How to achieve carbon neutral warehousing and storage

From: Crown Commercial Service
Published: Mon Apr 03 2023

More efficient warehouse management systems can help reduce carbon emissions. In this blog, we discuss 5 ways the public sector can achieve carbon-neutral warehousing and storage.

Even though the UK is at the forefront of the fight against climate change, decarbonisation needs to happen faster. Short-term and long-term storage, a common requirement for the public sector, are opportunities where introducing more sustainable solutions can reduce carbon emissions in the logistics sector.

In a previous article, I explained how the public sector, logistics industry, and providers can work together to cut transport-related carbon emissions. In this article, I narrow the focus to look more closely at the warehousing and storage aspect of the logistics industry.

More efficient warehouse management systems can help shrink carbon emissions by reducing space waste, enabling more sustainable materials distribution, and minimising heating and cooling costs.

Here are 5 innovative ways of reducing carbon emissions after the freight you've shipped is stored:

1. Seek out opportunities to switch oil-based plastics for biodegradable and non-fossil-fuel-derivatives

Conventional plastic used in traditional packaging is commonly produced from oil-based fossil fuel derivatives. However, new plant-based alternatives to traditional oil-based plastic consumables are gaining traction in the logistics industry.

Made from plant-based sources rather than traditional fossil fuel-derived plastic, they are often designed to be biodegradable or 100% recyclable. Instead of releasing fossil carbon into the air, these consumables remove present-day carbon from the environment, representing a carbon-neutral alternative. Plant-based polyethene mailbags and pallet wrap produced from sugar cane are examples of alternative products in use today.

2. Switch to greener stacking and packing

The traditional wooden pallet has been largely unchanged for decades, but even this industry mainstay has a more sustainable alternative. Sustainable options include reclaimed and reformed wood pallets with load capabilities equal to their traditional counterparts. Protective packaging is also available in greener alternatives produced from starch, reformed wooden furniture, and recycled paper.

3. Build sustainable design into storage facilities

It's no secret that warehousing real estate is currently in high demand with new facilities being erected along many motorways around the country. In many cases, developers are giving greater consideration to the green credentials of the new premises. For example, new builds include design elements such as improved insulation, solar and wind power-generation facilities, and heat pumps and charging stations that are eco-friendly and more cost-efficient. Older facilities can also be retrofitted with greener heating, cooling, and lighting components.

Energy-efficient LED warehouse lighting is used in new builds and retrofitted in older structures. Linking LED lighting with motion sensors helps reduce energy consumption even further, ensuring that lighting is only ever used where needed.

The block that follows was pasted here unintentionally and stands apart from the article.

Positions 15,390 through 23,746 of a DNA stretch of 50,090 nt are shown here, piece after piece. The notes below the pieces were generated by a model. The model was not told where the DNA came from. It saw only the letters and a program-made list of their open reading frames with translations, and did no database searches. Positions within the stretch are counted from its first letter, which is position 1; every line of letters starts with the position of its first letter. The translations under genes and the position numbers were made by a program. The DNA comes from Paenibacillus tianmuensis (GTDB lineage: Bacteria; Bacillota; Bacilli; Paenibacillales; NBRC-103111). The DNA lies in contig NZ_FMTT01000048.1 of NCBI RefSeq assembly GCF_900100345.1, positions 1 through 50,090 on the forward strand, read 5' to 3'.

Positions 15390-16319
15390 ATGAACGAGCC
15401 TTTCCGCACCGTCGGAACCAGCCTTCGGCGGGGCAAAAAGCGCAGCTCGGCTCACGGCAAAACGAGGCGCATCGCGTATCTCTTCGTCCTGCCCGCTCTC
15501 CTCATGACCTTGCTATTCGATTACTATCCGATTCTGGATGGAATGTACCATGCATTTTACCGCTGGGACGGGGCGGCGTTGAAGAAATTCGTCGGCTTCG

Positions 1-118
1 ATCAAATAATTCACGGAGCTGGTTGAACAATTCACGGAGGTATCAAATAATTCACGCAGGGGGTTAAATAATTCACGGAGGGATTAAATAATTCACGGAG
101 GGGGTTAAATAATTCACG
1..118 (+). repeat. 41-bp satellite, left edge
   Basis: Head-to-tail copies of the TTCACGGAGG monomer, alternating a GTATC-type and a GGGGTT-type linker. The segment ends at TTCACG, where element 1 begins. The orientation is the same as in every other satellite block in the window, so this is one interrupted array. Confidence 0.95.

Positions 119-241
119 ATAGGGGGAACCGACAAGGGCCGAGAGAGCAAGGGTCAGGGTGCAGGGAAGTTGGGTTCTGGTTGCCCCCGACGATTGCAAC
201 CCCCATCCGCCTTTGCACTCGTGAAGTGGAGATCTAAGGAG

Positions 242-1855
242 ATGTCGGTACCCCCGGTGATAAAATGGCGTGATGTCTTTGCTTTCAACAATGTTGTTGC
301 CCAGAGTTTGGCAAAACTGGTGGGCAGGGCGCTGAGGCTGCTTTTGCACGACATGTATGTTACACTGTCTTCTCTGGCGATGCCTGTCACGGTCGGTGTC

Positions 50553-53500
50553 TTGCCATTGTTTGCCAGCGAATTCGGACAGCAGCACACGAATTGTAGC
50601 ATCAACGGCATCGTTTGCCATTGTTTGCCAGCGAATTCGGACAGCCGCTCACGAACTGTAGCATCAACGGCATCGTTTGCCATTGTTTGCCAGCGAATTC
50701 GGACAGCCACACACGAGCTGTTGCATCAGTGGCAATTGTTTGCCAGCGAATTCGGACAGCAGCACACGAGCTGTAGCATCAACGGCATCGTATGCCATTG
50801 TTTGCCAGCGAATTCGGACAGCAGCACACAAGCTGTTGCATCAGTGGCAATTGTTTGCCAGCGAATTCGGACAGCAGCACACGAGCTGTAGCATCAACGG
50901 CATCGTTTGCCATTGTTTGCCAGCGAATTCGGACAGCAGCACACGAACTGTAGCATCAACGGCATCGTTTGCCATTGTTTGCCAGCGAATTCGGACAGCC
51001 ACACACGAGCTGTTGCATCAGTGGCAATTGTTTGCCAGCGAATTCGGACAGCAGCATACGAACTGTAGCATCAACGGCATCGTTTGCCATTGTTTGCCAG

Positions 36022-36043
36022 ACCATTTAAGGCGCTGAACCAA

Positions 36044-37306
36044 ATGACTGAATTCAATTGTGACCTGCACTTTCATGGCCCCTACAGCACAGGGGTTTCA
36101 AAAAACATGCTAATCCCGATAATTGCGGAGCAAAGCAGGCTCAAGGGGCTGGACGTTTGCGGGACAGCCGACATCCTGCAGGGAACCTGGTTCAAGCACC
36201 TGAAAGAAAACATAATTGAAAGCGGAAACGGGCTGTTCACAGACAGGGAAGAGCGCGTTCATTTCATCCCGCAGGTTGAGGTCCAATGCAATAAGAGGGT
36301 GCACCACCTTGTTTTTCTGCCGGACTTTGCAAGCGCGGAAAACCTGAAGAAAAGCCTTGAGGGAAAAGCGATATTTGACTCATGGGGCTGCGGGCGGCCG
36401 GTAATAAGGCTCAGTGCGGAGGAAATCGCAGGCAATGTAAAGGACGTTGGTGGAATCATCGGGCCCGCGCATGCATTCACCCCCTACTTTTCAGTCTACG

4. Plug-in to greener energy

Efficiencies can be gained in cost and carbon emissions by powering lighting and temperature-controlled environments using alternative sources to fossil-fuelled gas or oil.

Choosing a green electricity supply, either from your power supplier or opting for onsite generation, reduces emissions and enables large sites to generate energy to use or put back into the National Grid network. Warehousing facilities cover extensive square footage; in newer facilities, reinforced rooftops allow solar panel power generation systems to be installed.

On a simpler level, using air-conditioning systems as a source of temperature control can act as an alternative to gas or oil-fueled heating. In addition, where the power supply is generated by solar or wind power, this then provides a 100% environmentally sustainable heat source.

5. Using green power for site machinery

In previous articles, I've looked at the use of alternative fuels for transport logistics, but the same principles are also being applied in warehouses. Electric pallet trucks, stackers and forklifts are not new technology, and many warehouse operators are using e-vehicles onsite as opposed to diesel or LPG-fueled models.

Many thanks to Iron Mountain for supporting the content research for this blog.

We are here to support your decarbonisation journey

Crown Commercial Service (CCS) offers storage services through a variety of different framework agreements depending on customer requirements. In 2020, CCS launched its first-ever UK public sector Logistics and Warehousing framework agreement.

Twenty-five suppliers were awarded framework agreements to provide a wide range of transport and warehousing services across 8 lots that were written to reflect the different categories of market specialism and public sector needs. Storage and warehousing are also available through:

Like many in the industry, our suppliers are working hard to implement new technologies and innovations to support the UK Government's net zero pledge by reducing the impact of their warehousing activities. If you are interested in learning more about these approaches, contact the CCS framework category team to learn how to take advantage of new, greener packaging and storage spaces.

Company: Crown Commercial Service

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